The Ciavolich family traces its roots to wool merchants in Bulgaria. Around 1560, some of the family took refuge in Abruzzo to escape Saracen invaders. The family’s wine business started in 1853, when Francesco Ciavolich built a winery in Miglianico, which is now one of the oldest still standing in Abruzzo. Their landholdings grew thanks to a fortuitous marriage alliance with the Vicini family, who were local nobility, at the end of the 19th century. In 1943, the German army took over the family home as their general headquarters, allowing the Ciavolichs to live in the underground winery beneath the house. Later that year the family was forced out completely when the Germans took over the winery as an air raid shelter, ending the use of the old winery for production.
Today, Chiara Ciavolich produces wine from three vineyards. The first, in Loreto Aprutino, is the legacy land from the Ciavolich-Vicini marriage, comprising about 35 hectares. Chiara grows Montepulciano, Trebbiano, Passerina, Pecorino, and Cociocciola grapes there. There’s a second vineyard of about 15 hectares in Pianella, producing Montepulciano and Pecorino. These lands are the primary sources of grapes for wines bearing the Ciavolich label. The third was left to Chiara by her aunt, Giuliana Vicini. Giuliana had wanted to be a winemaker, but social conventions of the time made it impossible. Chiara started a separate label named for Giuliana a few years ago. These are more everyday wines. There’s a third wine label, called Fosso Cancelli, which Chiara uses for wines with no added yeast, and produced with some ancient farming and fermentation techniques. All of Chiara’s wines are certified sustainable by SQNPI, a national Italian agricultural certification.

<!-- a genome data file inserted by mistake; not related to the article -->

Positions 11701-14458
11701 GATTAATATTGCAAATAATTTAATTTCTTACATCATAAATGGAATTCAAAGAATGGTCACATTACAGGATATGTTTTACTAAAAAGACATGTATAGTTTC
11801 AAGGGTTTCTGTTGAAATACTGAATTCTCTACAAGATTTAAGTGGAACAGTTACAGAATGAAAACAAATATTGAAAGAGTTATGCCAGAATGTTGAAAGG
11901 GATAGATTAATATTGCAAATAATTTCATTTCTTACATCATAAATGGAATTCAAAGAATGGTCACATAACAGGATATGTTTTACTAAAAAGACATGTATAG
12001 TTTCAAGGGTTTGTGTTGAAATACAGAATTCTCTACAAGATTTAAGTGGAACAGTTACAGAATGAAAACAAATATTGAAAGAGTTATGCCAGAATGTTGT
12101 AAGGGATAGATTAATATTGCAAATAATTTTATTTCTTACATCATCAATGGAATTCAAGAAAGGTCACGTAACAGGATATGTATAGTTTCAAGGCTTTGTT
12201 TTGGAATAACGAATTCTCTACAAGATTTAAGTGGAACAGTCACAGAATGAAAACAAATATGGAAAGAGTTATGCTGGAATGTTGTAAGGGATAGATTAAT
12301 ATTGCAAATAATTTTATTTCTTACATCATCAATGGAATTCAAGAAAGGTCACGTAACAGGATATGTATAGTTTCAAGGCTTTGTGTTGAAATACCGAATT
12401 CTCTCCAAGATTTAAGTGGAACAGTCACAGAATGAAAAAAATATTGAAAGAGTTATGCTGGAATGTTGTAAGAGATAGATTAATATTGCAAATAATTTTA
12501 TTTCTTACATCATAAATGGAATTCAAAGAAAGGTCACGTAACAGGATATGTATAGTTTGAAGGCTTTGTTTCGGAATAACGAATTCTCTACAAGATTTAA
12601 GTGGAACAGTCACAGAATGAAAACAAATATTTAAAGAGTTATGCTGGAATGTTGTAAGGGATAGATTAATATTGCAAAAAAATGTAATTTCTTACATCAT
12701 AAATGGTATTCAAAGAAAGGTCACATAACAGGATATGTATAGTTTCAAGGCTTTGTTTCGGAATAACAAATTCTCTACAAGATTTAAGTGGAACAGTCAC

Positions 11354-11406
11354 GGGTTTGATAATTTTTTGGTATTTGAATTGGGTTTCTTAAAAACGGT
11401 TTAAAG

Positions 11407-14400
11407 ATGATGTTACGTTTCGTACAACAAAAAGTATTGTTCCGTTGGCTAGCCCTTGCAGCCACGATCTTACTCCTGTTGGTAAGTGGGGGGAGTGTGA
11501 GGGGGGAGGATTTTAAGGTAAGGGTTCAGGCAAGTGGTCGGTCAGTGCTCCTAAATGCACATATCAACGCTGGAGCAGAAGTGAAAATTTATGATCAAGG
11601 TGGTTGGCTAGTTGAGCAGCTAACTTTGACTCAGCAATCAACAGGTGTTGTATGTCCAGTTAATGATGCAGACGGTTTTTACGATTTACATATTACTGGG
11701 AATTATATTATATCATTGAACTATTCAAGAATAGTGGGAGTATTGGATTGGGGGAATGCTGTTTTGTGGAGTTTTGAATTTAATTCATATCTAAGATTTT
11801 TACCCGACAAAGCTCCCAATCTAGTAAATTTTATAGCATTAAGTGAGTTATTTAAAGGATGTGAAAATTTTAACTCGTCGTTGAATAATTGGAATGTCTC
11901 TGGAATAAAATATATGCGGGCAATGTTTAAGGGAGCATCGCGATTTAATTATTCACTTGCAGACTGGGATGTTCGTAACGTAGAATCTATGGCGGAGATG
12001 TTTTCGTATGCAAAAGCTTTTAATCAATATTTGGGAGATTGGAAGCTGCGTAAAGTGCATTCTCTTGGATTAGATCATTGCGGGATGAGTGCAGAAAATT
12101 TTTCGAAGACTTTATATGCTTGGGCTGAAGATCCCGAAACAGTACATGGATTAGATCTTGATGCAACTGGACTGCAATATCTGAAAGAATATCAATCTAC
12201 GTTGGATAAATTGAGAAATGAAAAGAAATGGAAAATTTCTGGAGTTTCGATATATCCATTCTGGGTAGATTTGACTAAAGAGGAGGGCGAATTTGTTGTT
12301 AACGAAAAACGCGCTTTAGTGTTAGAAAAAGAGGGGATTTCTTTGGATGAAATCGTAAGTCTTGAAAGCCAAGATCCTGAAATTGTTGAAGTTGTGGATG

The Ciavolich Rosato, or rosé, is made from 100% Montepulciano grown on young vines. Montepulciano Rosato is sometimes called Cerasuolo, which can be confusing since that’s also the name of a Sicilian wine. It’s a medium-hearty rosé, and has some dried cherry aroma and flavor. Of course it’s still a rosé so it’s a delicious summer wine, but the extra heartiness also makes it pair well with winter foods.
||Colline Pescaresi IGP
||Chiara Ciavolich Azienda Agricola
||3 months in steel
Altitude: 250 m.a.s.l.
Farming Method: Integrated Fight
Training Method: Cordon – Double Guyot
Year of Implantation: 2011
Yield per Hectare: 12.000 kg per Ha
Creamy seafood and poultry, light cheeses, salads